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Le Mont Learning Curve

Hot coffee spilled from the vending machine, searing my hand. “Bonjour,” said a finely dressed man. I didn’t know what to say. It was painfully awkward, for a moment, the man staring at me, me staring silently into space. We were the only two people awake on Mont St. Michel.

“De rien,” I stumbled, which isn’t exactly the correct response.

Before dawn on Day Two of France, my high school french classes had yet to kick back in. “I don’t remember being this terrible,” I thought.

My French was so terrible, in fact, that the vending machine coffee was the only thing I’d had to eat in about 24 hours—my first forays at finding food hadn’t gone well.

In rural France, it’s not always easy to find people who speak English.

But food didn’t matter right now. What mattered was exploring Le Mont, a 300-foot tall medieval fortress that truly belongs among the wonders of the world. Typically, the place is packed. It draws in 2.5 million visitors per year. On a nice day, the narrow, ancient streets swarm with tourists making their way along its ramparts, through its halls and over the half-mile causeway that connects this island to the coast. Today—probably because I was up before the cocks crowed—I had Mont St. Michel to myself.

And because I had better things to do than stare at a Frenchman, I ambled off into the mist, walking alone towards the top.

This took a while, as I paused every few feet for photos, watching the sun’s light shade the tower from black to grey to white, unveiling the tiered city that formed Tolkien’s inspiration for Minas Tirith.

Right, I get it…Tolkien is fantasy. This is real life. But that’s really what it feels like here. The walls are yours to touch, the arrow slits are yours to look through. Wooden columns and doors that look as if they’ve been around since the foundation stones themselves are just there: touch them if you want to.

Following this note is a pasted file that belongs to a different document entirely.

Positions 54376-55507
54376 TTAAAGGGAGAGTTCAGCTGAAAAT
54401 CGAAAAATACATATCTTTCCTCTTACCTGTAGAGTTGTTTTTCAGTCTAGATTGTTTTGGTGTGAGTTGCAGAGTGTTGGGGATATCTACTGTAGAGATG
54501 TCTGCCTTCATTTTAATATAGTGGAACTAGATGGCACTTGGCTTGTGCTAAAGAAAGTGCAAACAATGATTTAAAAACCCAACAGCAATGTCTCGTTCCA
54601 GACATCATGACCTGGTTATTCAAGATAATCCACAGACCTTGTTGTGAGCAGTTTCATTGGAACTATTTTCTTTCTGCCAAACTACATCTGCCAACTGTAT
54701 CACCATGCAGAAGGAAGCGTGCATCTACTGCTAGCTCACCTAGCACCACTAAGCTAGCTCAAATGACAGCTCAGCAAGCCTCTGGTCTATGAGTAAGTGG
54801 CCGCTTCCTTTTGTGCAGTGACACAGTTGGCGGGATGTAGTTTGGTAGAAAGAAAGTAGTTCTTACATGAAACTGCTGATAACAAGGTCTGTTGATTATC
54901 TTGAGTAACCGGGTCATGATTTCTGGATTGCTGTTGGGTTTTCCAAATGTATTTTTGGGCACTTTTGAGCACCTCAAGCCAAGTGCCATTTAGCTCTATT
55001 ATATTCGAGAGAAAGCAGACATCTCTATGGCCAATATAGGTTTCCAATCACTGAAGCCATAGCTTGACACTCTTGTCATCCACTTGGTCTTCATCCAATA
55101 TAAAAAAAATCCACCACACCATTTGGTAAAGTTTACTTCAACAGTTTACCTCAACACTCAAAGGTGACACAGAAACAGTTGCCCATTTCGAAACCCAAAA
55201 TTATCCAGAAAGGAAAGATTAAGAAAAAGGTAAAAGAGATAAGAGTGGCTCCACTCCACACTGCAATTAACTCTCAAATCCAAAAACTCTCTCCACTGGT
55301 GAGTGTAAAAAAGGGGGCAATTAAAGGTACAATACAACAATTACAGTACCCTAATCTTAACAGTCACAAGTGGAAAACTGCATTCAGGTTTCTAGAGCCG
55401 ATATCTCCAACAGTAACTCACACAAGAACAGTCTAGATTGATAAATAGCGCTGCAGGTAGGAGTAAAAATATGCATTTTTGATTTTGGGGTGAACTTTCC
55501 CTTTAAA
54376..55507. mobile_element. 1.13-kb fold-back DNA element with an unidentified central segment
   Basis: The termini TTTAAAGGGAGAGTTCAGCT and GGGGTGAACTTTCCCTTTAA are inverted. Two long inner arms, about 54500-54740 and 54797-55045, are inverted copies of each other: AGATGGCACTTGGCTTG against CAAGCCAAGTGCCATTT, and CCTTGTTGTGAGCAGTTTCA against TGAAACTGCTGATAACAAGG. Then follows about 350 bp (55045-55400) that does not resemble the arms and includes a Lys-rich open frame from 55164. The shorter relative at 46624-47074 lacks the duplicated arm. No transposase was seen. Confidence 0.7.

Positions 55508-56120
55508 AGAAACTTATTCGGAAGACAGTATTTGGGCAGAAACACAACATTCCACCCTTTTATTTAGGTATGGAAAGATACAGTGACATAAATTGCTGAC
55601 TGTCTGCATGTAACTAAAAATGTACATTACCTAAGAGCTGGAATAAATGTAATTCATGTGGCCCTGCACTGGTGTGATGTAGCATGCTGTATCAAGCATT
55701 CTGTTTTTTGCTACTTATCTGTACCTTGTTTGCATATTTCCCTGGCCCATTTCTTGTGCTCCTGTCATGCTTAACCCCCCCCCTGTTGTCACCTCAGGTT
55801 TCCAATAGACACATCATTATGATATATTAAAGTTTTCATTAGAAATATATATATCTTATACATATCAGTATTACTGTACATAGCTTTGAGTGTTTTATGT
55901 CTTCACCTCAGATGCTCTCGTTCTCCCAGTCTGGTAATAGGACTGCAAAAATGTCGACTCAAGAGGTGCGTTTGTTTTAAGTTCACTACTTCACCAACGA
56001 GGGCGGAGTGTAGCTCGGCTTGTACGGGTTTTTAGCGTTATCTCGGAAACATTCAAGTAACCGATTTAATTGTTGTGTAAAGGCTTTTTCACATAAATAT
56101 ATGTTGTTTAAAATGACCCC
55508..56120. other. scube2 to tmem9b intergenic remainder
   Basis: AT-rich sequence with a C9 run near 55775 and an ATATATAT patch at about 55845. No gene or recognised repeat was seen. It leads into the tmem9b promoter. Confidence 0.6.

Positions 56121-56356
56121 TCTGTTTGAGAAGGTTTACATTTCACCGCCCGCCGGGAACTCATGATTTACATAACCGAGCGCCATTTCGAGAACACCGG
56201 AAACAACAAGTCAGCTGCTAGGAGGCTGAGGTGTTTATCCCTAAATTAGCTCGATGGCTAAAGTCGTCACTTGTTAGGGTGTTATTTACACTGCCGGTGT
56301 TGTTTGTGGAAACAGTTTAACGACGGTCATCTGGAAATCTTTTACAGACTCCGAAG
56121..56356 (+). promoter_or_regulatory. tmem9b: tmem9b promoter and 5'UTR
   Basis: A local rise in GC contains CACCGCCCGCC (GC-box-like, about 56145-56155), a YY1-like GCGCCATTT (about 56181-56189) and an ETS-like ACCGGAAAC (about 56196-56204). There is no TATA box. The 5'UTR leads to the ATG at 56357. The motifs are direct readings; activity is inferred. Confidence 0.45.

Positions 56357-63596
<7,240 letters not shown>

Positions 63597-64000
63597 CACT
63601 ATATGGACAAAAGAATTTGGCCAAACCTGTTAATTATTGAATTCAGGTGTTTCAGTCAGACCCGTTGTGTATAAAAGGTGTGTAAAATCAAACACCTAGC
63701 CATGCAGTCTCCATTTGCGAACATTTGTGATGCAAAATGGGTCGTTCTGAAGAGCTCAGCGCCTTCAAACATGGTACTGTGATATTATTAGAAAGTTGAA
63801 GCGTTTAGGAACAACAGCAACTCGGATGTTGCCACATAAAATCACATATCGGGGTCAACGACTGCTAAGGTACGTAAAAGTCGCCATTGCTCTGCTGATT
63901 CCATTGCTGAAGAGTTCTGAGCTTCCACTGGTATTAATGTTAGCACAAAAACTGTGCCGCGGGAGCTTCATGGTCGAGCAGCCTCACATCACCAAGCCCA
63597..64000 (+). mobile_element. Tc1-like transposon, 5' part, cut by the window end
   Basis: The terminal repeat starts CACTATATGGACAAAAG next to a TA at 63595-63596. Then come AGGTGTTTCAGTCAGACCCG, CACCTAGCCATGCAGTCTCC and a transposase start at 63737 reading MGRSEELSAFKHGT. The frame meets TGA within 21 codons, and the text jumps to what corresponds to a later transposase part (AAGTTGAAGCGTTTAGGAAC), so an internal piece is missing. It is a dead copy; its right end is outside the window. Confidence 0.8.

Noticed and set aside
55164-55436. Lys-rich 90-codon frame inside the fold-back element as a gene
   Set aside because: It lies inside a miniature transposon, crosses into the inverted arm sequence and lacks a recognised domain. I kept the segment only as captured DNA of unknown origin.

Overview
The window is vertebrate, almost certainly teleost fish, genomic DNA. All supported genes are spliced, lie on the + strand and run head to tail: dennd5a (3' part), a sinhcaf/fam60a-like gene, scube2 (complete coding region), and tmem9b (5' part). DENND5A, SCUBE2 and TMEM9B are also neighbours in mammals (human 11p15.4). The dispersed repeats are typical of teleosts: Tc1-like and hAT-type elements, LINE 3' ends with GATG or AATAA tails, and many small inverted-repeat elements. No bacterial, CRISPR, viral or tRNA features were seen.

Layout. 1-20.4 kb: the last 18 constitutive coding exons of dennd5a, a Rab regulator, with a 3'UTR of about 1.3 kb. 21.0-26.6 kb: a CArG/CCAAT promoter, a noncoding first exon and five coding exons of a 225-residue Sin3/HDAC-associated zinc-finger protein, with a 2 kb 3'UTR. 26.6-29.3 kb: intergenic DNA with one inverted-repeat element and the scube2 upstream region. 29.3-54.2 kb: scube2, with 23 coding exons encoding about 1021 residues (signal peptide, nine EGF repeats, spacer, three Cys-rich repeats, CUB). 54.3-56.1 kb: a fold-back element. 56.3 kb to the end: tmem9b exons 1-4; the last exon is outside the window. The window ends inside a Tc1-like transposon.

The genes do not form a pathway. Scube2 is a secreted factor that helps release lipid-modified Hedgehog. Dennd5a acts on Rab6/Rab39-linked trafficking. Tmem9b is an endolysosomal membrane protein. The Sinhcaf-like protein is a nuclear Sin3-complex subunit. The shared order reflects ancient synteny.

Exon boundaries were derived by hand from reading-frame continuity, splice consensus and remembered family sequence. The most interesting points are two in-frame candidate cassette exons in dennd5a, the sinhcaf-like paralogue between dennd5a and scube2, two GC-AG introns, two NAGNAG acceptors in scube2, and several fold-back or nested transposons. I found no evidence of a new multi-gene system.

I’m not sure that kind of historic preservation is available in America. At home, I think anything one-tenth as amazing would be roped off and kept behind glass. But in France, where the people seem to have an even deeper appreciation for history, one of their finest examples is laid bare to absorb.

All of that comes with a catch, of course. I discovered it on the way down—a throng of tourists cramming through the narrow streets that, just minutes before, I’d called my own.

“Time to get out of here,” I thought, as I pointed the little, 5-speed Opel Corsa back towards the BnB. “I’m going to go home and write.”

But as the sun’s final rays burned orange in the distance, I found myself cursing the missed opportunity of a sunset at Le Mont. The scene must have been spectacular, but I had an even better scene in front of me—a fresh pizza, ordered by myself, using no English at all.

De rien.

Notes: Yes it’s hard to find English-speaking people in rural France. Then again, why shouldn’t it be? That’s like expecting someone in rural Tennessee to speak French. (I think we could all count on one hand the number of fluent French speakers in Haywood County, and they all have the same last name.)

I’ve found; however, that the French are actually really nice once you make an effort to speak their language. Knowing enough to order food—thank God, I remembered a few things—and being able to tell them that you don’t speak great French can be enough to open the door. Every now and then, you do find someone who is fluent, which is a relief.

Also, it doesn’t really matter what food you order here. It’s going to taste great.

Big shoutout to my AirBnB hosts, Anna and Matthieu, who put me up in their renovated fisherman’s home in Saint Méloir des Ondes. They shoot wedding photos and videos in Brittany, and are also fellow travelers. (Creative, millennial types are the worst, right?)

Check them out if you love great photos!

Tomorrow, I’ve got to fill up the Souled Out Euro Car, so don’t forget to visit the gas fund page if you’re inclined to swap a few litres of petrol for a t-shirt!

Au revoir. -JS

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When an urban developer bought my apartment building in 2016, it pushed me out of the soulful streets of Memphis, and outside, into a life on the road. I soon found out that travel was both a cure and an addiction. And I plan to keep going, with readers alongside, for as far as this road can stretch.

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